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Esquites - Mexican Street Corn Salad

Bringing the vibrancy of a bustling Latin street market into your home with this bold esquites recipe.

February 1, 2021
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EsquitesPhoto By Canva
Difficulty Medium
Servings 4-6 people
Preparation 5 mins
Cooking 20 mins
Total 25 mins



  1. Heat the oil in a large cast-iron skillet over medium-high heat until shimmering. Add the corn and cook, stirring occasionally, until toasted and golden brown, about 15 minutes.
  2. Add the garlic and cook for 1 minute more. Remove from the heat and let the corn cool for a few minutes.
  3. Transfer the corn to a large bowl. Add the cilantro, jalapeño, Cotija, mayonnaise, lime juice, and chili powder, and stir to combine.
  4. Top with more Cotija cheese and cilantro and serve warm or at room temperature.
Nutrition Facts
Serving Size 1 Esquites
Serves 4-6
Amount Per Serving
% Daily Value*
Cholesterol 20 mg6.7%
Sodium 520 mg22.6%
Potassium 378 mg8%
Protein 8.6 g17.2%
Total Fat 13 g16.7%
*The % Daily Value (DV) tells you how much a nutrient in a serving of food contributes to a daily diet. 2,000 calories a day is used for general nutrition advice.


  • The corn can be cooked up to a day in advance and stored in an airtight container in the refrigerator. Bring to room temperature for about 15 minutes before assembling the salad.
  • Leftovers can be stored in an airtight container in the refrigerator for up to 3 days.
  • For the freshest results, feel free to grill the corn on the cob or in a cast iron pan for added flavor.
  • You can use frozen corn, just note that the salad tends to be softer due to the added moisture.
  • Add some smoked paprika to the chili powder for some extra smokiness.
  • Perfect idea for a potluck.
Rate This Recipe

Corn esquites have been consumed by Central Americans for hundreds of years. Nowadays, like its cousin elotes, you can mainly find this dish on the menu of many street vendors. Well, with this recipe, you can bring this famous street food into your own home to enjoy.

This recipe is perfect for switching up taco night and is so quick and easy to make it can be enjoyed after a long day on the go. It is also incredible how a recipe with so few ingredients can have such bold flavor.

What's the Difference Between Elotes and Esquites?

It is not hard to get elotes and esquites mixed up as there is almost no difference in the ingredient list. However, there is one major difference and that is how it is served. Elotes are probably the most popular or at least what is seen most often served on a street corner on the cob.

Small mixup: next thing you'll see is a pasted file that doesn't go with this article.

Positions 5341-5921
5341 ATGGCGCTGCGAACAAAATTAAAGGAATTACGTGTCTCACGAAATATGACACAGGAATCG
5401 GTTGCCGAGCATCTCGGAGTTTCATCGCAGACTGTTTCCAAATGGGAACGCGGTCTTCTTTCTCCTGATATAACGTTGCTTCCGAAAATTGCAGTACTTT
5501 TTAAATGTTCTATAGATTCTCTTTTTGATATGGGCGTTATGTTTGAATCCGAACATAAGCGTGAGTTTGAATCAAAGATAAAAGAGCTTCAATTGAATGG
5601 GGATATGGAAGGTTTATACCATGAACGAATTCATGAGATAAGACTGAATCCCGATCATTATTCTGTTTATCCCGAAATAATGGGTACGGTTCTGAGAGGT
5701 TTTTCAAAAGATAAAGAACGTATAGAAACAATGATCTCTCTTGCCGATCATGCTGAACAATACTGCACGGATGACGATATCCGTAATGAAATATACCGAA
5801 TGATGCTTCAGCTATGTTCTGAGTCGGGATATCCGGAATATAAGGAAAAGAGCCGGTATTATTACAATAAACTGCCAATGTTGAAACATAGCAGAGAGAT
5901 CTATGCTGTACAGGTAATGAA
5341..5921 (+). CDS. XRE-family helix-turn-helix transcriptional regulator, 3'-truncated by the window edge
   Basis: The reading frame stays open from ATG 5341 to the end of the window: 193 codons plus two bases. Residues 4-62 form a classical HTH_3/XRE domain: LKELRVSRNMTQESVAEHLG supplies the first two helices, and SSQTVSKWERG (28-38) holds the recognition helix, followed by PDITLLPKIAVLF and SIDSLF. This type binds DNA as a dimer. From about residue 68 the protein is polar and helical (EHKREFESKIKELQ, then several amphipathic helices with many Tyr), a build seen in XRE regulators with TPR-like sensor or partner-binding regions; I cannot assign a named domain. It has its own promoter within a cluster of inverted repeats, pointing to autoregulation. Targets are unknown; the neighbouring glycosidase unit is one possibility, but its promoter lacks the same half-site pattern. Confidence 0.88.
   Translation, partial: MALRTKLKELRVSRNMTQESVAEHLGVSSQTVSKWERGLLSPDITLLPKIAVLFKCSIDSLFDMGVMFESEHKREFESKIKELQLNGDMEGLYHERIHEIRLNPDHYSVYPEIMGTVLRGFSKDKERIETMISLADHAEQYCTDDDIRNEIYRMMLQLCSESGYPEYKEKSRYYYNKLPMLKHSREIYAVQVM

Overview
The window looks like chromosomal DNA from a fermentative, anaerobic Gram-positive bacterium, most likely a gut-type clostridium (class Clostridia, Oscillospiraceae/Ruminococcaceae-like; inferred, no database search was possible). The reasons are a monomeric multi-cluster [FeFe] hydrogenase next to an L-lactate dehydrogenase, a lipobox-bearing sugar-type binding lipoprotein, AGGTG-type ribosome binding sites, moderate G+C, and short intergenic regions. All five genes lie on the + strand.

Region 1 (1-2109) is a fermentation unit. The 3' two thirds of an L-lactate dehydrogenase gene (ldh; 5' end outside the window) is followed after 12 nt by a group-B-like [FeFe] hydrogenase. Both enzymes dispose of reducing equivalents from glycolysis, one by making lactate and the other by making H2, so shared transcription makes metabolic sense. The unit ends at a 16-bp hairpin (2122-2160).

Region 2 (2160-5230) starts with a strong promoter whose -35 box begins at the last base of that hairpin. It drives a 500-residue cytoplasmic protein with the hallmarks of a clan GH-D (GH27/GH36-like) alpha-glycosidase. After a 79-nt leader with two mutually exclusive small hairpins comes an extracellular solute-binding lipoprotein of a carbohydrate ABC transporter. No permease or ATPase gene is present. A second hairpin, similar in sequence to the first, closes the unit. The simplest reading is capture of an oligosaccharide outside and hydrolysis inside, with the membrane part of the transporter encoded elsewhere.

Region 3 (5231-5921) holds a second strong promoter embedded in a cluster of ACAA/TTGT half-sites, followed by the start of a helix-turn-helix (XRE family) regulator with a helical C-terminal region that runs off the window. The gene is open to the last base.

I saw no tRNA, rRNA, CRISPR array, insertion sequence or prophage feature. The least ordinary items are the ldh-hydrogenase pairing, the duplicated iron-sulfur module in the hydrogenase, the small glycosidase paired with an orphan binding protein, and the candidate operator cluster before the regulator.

It is probably the most popular just because it can be eaten with one hand, which would mean that esquites are served in a bowl. Again, these two share the exact same ingredients, it is just the manner in which you serve it that makes all the difference.

What Does Esquites Mean?

The word esquites has a long history. A much longer history than Mexico itself actually. The origin of esquites comes from an old Aztec word meaning “toasted corn”. This suits the dish quite well since toasted corn is that main ingredient.

Is Esquites Served Hot or Cold?

Esquites like its close cousin elotes, is best served either warm or at room temperature. This is so that the bold flavors do not get muddled up in a cold dish.

How Do You Eat Esquites?

The only way that esquites cannot be eaten is like its cousin elotes that is still on the cob. Esquites are generally served in a bowl so feel free to dig in how you see fit.

Who Invented Esquites?

Legend has it that this delicious dish was brought about by the Aztecs during the rule of Tlaxocihualpili between the years of 1335 and 1347. Apparently back then the recipe consisted of chopped onion, fried green chile, and chicken. It is assumed that the recipe was cut down since poor people on the streets did not raise chickens.

What Cheese Can I Substitute for Cotija?

One of the best things about cooking is that you can choose to add or change up anything you want to any recipe. With that being said if you are just looking for a direct substitute for cotija there are a few options to choose from.

The most direct substitute is queso fresco. This cheese is creamy but has a hint of saltiness. It is a little bit drier than cotija but has a more pronounced flavor. Another great substitute, though not necessarily in traditional Mexican food, is feta cheese. Feta is rich, with hints of salt like queso fresco it is super creamy and will lend itself well to esquites.

Recipe byPetite Gourmets

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